Questions and Answers about Polymyalgia Rheumatica and Giant Cell Arteritis
How Are They Treated?
The treatment of choice for both polymyalgia rheumatica and
giant cell arteritis is corticosteroid medication, usually prednisone.
Polymyalgia rheumatica responds to a low daily dose of
prednisone that is increased as needed until symptoms disappear. At this point,
the doctor may gradually reduce the dosage to determine the lowest amount
needed to alleviate symptoms. Most patients can discontinue medication after 6
months to 2 years. If symptoms recur, prednisone treatment is required
Nonsteroidal anti-inflammatory drugs (NSAIDs), such as aspirin
and ibuprofen (Advil, Motrin*), also may be used to treat polymyalgia rheumatica.
The medication must be taken daily, and long-term use may cause stomach
irritation. For most patients, NSAIDs alone are not enough to relieve
Even without treatment, polymyalgia rheumatica usually
disappears in 1 to several years. With treatment, however, symptoms disappear
quickly, usually in 24 to 48 hours. If prednisone doesn’t bring improvement,
the doctor is likely to consider other possible diagnoses.
Giant cell arteritis is treated with high doses of prednisone.
If not treated promptly, the condition carries a small but definite risk of
blindness, so prednisone should be started as soon as possible, perhaps even
before confirming the diagnosis with a temporal artery biopsy.
As with polymyalgia rheumatica, the symptoms of giant cell
arteritis quickly disappear with treatment; however, high doses of prednisone
are typically maintained for 1 month.
Once symptoms disappear and the sed rate is normal, there is
much less risk of blindness. At that point, the doctor can begin to gradually
reduce the prednisone dose.
In both polymyalgia rheumatica and giant cell arteritis, an
increase in symptoms may develop when the prednisone dose is reduced to lower
levels. The physician may need to hold the lower dose for a longer period of
time or even modestly increase it again, temporarily, to control the symptoms.
Once the symptoms are in remission and the prednisone has been discontinued for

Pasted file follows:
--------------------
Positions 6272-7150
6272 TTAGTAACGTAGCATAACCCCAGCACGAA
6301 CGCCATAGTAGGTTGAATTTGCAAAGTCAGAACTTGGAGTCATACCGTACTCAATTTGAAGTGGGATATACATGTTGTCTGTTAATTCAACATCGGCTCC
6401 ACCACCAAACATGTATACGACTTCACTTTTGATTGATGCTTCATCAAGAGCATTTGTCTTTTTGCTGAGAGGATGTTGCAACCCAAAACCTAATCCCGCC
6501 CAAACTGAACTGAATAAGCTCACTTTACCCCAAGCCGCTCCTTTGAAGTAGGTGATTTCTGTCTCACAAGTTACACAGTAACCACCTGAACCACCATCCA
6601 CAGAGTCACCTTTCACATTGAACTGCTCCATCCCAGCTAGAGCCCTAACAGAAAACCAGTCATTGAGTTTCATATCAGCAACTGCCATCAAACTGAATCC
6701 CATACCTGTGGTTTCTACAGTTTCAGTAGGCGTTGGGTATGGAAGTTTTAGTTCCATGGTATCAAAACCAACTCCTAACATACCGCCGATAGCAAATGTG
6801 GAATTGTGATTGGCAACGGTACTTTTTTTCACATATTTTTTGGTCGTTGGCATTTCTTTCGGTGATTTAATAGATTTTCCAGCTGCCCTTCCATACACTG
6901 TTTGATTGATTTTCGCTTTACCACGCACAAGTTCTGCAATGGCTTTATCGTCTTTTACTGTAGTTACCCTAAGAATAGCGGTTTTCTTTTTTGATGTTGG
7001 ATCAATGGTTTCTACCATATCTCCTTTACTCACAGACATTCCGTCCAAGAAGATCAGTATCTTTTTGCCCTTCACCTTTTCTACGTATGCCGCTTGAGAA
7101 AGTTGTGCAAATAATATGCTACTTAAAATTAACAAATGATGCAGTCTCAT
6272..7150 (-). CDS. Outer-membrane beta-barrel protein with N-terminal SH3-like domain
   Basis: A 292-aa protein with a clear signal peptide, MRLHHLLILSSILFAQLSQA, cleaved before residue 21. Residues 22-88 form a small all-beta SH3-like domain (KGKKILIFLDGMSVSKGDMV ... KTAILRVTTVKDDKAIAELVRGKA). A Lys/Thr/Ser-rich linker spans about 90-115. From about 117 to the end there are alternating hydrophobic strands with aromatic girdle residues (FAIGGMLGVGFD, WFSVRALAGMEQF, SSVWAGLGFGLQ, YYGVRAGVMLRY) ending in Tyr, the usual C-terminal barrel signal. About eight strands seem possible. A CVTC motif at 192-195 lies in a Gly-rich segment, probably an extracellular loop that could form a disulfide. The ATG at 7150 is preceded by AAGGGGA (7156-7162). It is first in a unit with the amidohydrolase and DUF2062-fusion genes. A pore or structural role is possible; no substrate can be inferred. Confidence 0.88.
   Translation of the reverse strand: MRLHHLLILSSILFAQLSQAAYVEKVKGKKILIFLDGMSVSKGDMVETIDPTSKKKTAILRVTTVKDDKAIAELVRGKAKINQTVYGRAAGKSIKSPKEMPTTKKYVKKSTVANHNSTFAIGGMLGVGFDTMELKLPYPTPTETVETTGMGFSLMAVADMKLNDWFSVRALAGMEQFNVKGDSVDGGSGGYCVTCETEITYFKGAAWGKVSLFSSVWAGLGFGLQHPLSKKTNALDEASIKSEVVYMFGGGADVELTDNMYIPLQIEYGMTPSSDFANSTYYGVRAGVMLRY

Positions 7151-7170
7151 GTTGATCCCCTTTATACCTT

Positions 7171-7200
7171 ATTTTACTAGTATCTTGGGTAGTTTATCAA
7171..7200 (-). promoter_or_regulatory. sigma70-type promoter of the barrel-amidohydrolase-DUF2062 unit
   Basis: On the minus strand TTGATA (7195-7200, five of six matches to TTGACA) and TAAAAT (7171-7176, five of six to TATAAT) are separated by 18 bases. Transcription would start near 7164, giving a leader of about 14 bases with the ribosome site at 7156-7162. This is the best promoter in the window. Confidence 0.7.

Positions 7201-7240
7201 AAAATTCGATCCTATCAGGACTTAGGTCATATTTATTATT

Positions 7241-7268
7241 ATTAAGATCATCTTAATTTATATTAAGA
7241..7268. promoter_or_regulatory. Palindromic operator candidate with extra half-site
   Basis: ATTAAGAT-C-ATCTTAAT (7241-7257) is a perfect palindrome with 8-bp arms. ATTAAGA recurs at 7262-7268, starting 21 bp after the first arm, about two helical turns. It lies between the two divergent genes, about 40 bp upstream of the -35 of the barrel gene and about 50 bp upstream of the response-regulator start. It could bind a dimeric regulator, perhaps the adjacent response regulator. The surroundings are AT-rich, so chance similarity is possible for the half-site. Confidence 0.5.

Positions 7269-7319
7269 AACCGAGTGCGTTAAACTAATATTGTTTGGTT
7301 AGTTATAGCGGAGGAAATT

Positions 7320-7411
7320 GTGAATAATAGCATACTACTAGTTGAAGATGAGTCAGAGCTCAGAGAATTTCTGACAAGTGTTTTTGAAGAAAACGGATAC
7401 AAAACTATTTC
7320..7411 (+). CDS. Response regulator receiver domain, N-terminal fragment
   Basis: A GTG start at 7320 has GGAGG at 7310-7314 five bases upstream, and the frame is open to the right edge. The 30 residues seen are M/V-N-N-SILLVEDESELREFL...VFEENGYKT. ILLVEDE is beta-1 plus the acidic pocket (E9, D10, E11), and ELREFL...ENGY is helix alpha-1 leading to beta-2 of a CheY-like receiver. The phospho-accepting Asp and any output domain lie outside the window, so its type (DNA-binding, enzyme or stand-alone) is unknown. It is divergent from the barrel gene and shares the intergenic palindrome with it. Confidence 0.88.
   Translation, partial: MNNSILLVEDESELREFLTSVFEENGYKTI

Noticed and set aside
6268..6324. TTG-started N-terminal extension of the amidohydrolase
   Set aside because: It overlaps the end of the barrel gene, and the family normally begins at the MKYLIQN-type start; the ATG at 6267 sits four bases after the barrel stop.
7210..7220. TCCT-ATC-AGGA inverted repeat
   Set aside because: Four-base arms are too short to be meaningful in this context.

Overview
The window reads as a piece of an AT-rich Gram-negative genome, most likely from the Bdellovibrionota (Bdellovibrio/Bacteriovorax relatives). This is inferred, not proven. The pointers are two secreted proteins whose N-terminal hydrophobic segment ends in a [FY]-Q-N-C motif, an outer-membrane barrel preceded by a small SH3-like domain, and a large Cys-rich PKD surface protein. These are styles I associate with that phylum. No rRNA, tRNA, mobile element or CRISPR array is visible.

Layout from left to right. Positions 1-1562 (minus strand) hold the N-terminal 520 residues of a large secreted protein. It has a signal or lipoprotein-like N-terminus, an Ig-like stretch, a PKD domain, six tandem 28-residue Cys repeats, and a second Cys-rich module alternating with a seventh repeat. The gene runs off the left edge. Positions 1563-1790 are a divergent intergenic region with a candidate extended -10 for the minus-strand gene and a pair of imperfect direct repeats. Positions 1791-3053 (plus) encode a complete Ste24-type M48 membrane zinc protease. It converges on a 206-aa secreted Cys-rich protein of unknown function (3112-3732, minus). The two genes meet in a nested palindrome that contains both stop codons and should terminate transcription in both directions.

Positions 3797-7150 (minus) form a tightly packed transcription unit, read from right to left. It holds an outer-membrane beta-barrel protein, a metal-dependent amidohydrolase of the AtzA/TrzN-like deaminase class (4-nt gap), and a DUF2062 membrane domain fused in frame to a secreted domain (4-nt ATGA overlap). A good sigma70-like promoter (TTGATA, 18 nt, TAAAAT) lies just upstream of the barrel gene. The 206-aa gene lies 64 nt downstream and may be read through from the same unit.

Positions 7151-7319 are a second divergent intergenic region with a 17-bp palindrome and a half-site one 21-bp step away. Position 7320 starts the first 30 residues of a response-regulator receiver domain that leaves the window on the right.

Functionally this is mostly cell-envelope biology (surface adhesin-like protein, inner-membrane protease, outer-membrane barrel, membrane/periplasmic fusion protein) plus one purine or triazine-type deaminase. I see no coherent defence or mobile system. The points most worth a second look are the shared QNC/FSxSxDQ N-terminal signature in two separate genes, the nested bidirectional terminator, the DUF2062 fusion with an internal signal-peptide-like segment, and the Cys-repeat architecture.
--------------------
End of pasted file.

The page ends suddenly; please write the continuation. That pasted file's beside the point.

several months, recurrence is less common.
Whether taken on a long-term basis for polymyalgia rheumatica
or for a shorter period for giant cell arteritis, prednisone carries a risk of
side effects. While long-term use and/or higher doses carry the greatest risk,
people taking the drug at any dose or for any length of time should be aware of
the potential side effects, which include:
- fluid retention and weight gain
- rounding of the face
- delayed wound healing
- bruising easily
- myopathy (muscle wasting)
- increased blood pressure
- decreased calcium absorption in the bones, which can lead to
- irritation of the stomach
- increase in infections.
People taking corticosteroids may have some side effects or
none at all. Anyone who experiences side effects should report them to his or
her doctor. When the medication is stopped, the side effects disappear. Because
prednisone and other corticosteroid drugs reduce the body’s natural production
of corticosteroid hormones, which are necessary for the body to function
properly, it is important not to stop taking the medication unless instructed
by a doctor to do so. The patient and doctor must work together to gradually
reduce the medication.
* Brand names included in this booklet are
provided as examples only, and their inclusion does not mean that these
products are endorsed by the National Institutes of Health or any other
Government agency. Also, if a particular brand name is not mentioned, this does
not mean or imply that the product is unsatisfactory.